LOADING...
Text Size
NASA Airborne Radar Studies Icelandic Ice Caps
June 7, 2012
 

NASA's C-20A Airborne Science research aircraft taxis in at Keflavik International Airport following a mission to study Icelandic ice caps. The six-hour mission landed shortly before midnight June 3 while the sun was still above the horizon. NASA's C-20A Airborne Science research aircraft taxis in at Keflavik International Airport following a mission to study Icelandic ice caps. The six-hour mission landed shortly before midnight June 3 while the sun was still above the horizon. (NASA/ John McGrath) › View Larger Image

A NASA science aircraft carrying a specially designed synthetic aperture radar is currently in Iceland as part of a study to derive 3D surface velocity fields for two of the country's ice caps.

The C-20A, the military designation of the Gulfstream III business aircraft, is flying from Keflavik International Airport carrying NASA Jet Propulsion Laboratory's Uninhabited Aerial Vehicle Synthetic Aperture Radar (UAVSAR) system mounted in a pod under the aircraft's belly. The UAVSAR uses a technique called interferometry to detect and measure very subtle deformations in Earth's surface.

NASA research pilot Troy Asher captured this view of central Iceland at 10:30 p.m. local time June 2 from NASA's C-20A Airborne Science research aircraft as it approached Keflavik International Airport.NASA research pilot Troy Asher captured this view of central Iceland at 10:30 p.m. local time June 2 from NASA's C-20A Airborne Science research aircraft as it approached Keflavik International Airport. (NASA / Troy Asher) › View Larger Image The aircraft departed NASA's Dryden Aircraft Operations Facility in Palmdale, Calif., June 1 and after an overnight stay in Bangor, Maine, arrived in Iceland the afternoon of June 2.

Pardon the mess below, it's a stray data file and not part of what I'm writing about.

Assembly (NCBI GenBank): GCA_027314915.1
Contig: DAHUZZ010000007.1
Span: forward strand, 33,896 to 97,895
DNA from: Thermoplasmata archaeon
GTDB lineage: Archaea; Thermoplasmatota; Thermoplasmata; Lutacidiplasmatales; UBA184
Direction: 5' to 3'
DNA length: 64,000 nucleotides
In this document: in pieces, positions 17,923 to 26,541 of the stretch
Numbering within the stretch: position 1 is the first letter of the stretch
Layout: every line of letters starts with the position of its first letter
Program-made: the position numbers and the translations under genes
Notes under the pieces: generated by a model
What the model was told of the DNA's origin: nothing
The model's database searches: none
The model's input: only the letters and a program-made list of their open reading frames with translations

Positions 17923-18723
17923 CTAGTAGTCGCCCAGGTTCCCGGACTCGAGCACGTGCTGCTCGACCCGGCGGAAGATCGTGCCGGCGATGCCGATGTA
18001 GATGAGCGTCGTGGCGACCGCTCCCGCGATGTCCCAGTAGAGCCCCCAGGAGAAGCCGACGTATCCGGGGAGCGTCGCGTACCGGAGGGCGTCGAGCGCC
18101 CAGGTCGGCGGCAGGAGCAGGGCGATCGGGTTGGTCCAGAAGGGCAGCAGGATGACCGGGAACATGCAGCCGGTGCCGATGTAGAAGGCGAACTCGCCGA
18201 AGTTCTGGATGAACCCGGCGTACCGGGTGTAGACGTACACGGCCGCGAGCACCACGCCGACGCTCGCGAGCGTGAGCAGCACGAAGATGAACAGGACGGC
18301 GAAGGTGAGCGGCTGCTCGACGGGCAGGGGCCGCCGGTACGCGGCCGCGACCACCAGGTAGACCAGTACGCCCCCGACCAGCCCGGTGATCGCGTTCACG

NASA pilot Troy Asher reported that a flight June 3 "was the first of a series of repeat missions over the next six days, on which we're gathering data to develop 3D surface velocity fields for Hofsjokull and Langjokull ice caps in central Iceland."

The data collected will provide insight into the yearly, seasonal, and daily variations of the glacier velocity and improve the understanding of the physics of a glacier flow. California Institute of Technology graduate student Brent Minchew and California Institute of Technology professor Mark Simons designed the study in collaboration with JPL's Scott Hensley.

In addition to airborne data collection, this study of Icelandic glaciers is employing a series of temporary GPS stations in selected areas on Langjokull, Iceland's second largest ice cap, which will provide data on glacier velocities. Portable meteorological stations will provide temperature and relative humidity on the glacier.

The NASA aircraft is scheduled to be in Iceland until June 12. It will then fly to Grand Forks, N.D., where the UAVSAR will collect soil moisture data sets to aid in the development and validation of algorithms for NASA's Soil Moisture Active Passive satellite that is planned for launched in 2014.



 
 
Image Token: 
[image-47]
Image Token: 
[image-62]
Page Last Updated: August 16th, 2013
Page Editor: NASA Administrator